I also pointed out, having had to complain once at a conference myself, that it appeared that it was not only the complaint that mattered; who was doing the complaining seemed to matter more.
"I can't comment on a specific situation in which I have no particular insight," Aurora responded. "Having a written policy makes it more obvious when one person is being treated differently than another unfairly.
"For example, more famous or well-known speakers have occasionally made it clear they don't think the rules apply to them, only less important people. Conference organisers so far have responded by applying their rules equally, as far as I've seen."
She said there had been specific cases of harassment where advice had been sought from the Ada Initiative.
"We've been called in to give advice on specific cases of harassment - so far there hasn't been any doubt in the minds of the organisers about what constitutes harassment. We point them at documentation of past incidents, like the Geek Feminism Timeline of Sexist Incidents in Geek Communities, and share our knowledge about how people have reacted in the past to various responses.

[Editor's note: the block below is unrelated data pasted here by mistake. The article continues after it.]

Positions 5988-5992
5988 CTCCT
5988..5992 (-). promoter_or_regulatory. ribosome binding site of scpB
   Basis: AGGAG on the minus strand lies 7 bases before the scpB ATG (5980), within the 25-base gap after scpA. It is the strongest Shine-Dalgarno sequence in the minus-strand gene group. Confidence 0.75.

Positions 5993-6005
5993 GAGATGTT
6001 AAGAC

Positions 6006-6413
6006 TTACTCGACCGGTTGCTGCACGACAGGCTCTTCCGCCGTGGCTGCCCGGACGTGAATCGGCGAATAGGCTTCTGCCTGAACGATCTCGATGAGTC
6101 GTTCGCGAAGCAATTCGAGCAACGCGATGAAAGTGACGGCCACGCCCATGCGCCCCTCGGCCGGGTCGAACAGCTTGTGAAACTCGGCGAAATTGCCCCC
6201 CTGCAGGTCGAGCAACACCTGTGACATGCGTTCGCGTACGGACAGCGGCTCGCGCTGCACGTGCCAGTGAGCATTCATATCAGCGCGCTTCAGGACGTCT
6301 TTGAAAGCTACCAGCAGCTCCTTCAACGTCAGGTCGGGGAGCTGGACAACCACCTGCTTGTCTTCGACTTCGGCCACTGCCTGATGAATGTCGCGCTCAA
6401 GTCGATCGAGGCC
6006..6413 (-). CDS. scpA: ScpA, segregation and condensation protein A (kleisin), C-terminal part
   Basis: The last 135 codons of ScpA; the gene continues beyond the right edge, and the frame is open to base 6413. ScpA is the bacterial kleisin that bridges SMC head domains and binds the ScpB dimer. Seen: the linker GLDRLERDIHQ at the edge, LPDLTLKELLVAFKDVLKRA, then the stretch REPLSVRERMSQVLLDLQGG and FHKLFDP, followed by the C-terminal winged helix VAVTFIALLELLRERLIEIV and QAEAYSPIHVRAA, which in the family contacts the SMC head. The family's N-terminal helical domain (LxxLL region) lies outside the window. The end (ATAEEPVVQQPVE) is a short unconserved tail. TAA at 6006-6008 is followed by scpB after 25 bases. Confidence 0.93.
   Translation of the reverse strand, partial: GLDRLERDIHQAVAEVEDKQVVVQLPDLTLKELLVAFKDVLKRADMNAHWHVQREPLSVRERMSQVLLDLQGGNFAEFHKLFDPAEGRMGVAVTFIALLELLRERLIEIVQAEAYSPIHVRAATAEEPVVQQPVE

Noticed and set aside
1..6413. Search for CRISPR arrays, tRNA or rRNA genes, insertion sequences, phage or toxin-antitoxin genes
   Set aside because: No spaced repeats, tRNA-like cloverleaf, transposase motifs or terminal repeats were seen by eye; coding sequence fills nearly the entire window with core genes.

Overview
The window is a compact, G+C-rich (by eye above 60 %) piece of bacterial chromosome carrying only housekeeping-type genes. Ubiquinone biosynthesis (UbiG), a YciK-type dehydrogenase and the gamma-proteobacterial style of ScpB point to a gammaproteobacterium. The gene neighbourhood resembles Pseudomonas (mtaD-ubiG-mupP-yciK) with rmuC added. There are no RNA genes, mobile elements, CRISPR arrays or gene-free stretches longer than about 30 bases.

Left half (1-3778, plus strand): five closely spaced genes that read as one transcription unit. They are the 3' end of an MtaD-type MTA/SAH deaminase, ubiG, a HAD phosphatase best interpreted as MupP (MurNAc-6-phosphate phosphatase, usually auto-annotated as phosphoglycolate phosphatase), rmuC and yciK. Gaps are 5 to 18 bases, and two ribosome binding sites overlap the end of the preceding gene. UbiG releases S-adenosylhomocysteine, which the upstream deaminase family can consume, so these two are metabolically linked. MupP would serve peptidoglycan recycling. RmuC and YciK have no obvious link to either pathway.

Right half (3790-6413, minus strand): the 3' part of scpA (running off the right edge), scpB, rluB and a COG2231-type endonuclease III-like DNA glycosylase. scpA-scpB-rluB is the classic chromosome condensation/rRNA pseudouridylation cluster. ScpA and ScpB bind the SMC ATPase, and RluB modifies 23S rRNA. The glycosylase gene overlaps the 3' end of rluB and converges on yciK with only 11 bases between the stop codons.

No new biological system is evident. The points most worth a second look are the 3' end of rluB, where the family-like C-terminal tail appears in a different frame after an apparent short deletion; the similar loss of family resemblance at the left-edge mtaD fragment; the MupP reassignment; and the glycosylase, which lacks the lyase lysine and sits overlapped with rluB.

"For example, a faux apology never works, but a genuine and honest apology usually ends the story quickly and positively. Occasionally they ask us to help write a policy for future events, but usually they write their own, based on one of the dozens currently in use.
She said organisers could find themselves in a very difficult position if they were involuntarily associated with opinions with which they disagreed.
"In our experience, they handle it with grace and a great deal of serious internal discussion. Linux Australia, for example, has been working with all deliberate speed for nearly a year now on its policies.
O'Reilly Media is also taking the subject very seriously and working hard on its policies."